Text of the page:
I commented on each of Mary Portas’ 28 recommendations in my earlier blog. I now want to focus on what I feel is missing, certainly at a glance, from the review. The internet has fundamentally changed the consumers expectation of what the shopping experience should be. High street retail can still play a critical role in the overall retail service delivery, but, there needs to be a shift in mindset. Something that’s been talked about for a good 5 years but rarely effectively implemented…
Delivering a truly joined up multi-channel service experience
It’s not new news that the multi-channel shopper is worth 130% of a single channel shopper; experts at businesses such as K3 Retail have been saying this for a couple of years.
What are new and impressive stats are that:
- about 60% of consumers research online with the intent of buying in store
- 10% of online transactions are now for click and collect
So anyone who thinks the high street doesn’t have relevance is wrong!
What role should the evolving high street play?
What matters for the survival of the high street is that it can evolve to support current and future needs and wants of the community it serves. Each should be different; clone towns will become a thing of the past (thank goodness)!
Retailers such as Ryman and a few others have had the sense to add courier collection points to some of their stores – they’re increasing footfall (and therefore the opportunity for impulse purchase) in their high street locations by offering a service. Ecommerce only retailers, such as Figleaves and Amazon, are also offering various solutions for local collection points that take away the time-based element (and thus inconvenience) of home delivery.
In a future vision of the high street I believe shops will play the role of showrooms and collection points, most orders can be made online or via mobile. Interaction with product and advice from well trained staff will still be necessary for some purchases. Less retail property will be needed, that’s almost certain, BUT the high street needs to play a role in the community that it serves.
In a future vision that high street probably has a reasonable array of retail – from a Tesco Express, or similar small-format supermarket, to a variety of unique independents. The overall amount of retail space will reduce making way for more experiential and service related B2C businesses – from day care to libraries, from betting shops to beauty salons. There may be a need to redevelop some property into housing too; bring the consumer closer to the service providers.
The crux of the future will be about each high street being relevant and tailored to the needs and wants of the community it serves.
The internet only accounts for a fraction of overall retail sales…
Whilst clearly there is a shift towards online shopping, and this will be a trend for the long term, online sales are presently only a fraction of the overall retail sales that come from “bricks and mortar”. We must not loose sight of this. There are still a vast proportion of shoppers who DO visit the high street, who need local goods and services. Parking may well be irrelevant to them – they either don’t drive, can’t drive or can’t afford to drive – depending on public transport and accessible shopping. The elderly, students, low income families – all need an accessible high street.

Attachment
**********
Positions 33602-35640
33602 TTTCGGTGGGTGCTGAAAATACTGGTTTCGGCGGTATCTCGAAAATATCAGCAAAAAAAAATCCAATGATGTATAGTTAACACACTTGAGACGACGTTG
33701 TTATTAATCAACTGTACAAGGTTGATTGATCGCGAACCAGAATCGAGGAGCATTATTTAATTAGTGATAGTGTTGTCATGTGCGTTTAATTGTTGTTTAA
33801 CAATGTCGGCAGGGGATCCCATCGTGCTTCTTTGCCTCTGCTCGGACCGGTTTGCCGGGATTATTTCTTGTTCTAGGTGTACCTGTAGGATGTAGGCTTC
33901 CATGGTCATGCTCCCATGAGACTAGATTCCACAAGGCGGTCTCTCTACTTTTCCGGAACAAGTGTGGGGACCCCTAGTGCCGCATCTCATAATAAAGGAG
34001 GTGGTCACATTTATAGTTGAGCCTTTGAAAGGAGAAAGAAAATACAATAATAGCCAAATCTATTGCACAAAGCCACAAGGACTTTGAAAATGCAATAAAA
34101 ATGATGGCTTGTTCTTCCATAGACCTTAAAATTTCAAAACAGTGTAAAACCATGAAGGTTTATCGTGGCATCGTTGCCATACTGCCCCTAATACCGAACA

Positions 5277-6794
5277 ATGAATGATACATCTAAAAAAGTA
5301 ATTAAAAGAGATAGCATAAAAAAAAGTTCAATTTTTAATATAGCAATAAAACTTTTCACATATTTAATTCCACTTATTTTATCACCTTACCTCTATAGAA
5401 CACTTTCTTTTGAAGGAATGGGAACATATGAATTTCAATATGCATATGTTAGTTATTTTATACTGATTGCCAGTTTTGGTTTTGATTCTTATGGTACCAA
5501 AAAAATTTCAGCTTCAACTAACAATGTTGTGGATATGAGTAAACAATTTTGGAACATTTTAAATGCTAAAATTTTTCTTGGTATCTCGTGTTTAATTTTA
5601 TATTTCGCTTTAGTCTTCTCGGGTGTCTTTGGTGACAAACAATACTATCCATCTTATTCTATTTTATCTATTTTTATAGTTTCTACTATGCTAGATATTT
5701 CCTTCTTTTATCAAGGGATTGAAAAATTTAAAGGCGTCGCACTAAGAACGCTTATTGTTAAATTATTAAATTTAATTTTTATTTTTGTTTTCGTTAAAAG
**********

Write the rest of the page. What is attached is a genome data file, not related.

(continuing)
Many people report that they still enjoy the social aspect of going to their local high street – and regardless of how engaged we are online and how tied to “facebook on the mobile” we still need face to face interactions!
Others simply like to browse the products, to be inspired by the visual merchandising and to enjoy the “sensational” aspects of a visit to the shops – sight, sound, taste, touch, smell.
How can the failing high streets be turned around?
There are high streets which are in a downward spiral and these are the ones that some of the suggestions made by Mary Portas in the high street review can really help (especially around BIDs and rates). These need a co-ordinated effort to create a sustainable platform for businesses, employment and the community.
Others, where there are customers still willing to spend, need to focus on their customer engagement – attraction, conversion, retention and encouraging advocacy. My experience, and one echoed by Vanessa Feltz on BBC Radio London, is that too many retailers and their staff particularly are delivering seriously POOR SERVICE. Vanessa had a feature on air on both 16th and 17th of November 2011 about how she was “trying to buy” an item. She was overwhelmed by callers who also had “tried to buy” items but retailers had neither stock nor much inclination to sell to them. Where has the passion gone? Where has the service ethic gone? Why is no one hungry to make the sale anymore? Well that’s a whole other blog… I can talk about my own “trying to buy” experience in Phones4U in St Albans high street too!
So, what is the magic formula to save the high streets?
There isn’t one, and anyone who thought Mary Portas could create it will be disappointed. That’s not any reflection on how much Mary did achieve, but simply their expectations were too high and this will take a LONG time.
Each town centre has it’s unique needs. Local authorities need to have the ability to apply a mix of measures to promote sustainable business in their areas. Business owners need to be sure that their proposition is appropriate for the local catchment area and plan their costs in detail to ensure their trade will support the rent, rates, utilities and staffing costs both now and in the future (assuming increasing cost base for the timebeing).
I am sorry that there is no quick fix, but, to echo 3 words that I think do encapsulate the purpose and the feeling being the Portas Review, it’s going to be about “communication, collaboration and compromise”.
Lets hope that the actions resulting from this bring about some positive change in 2012.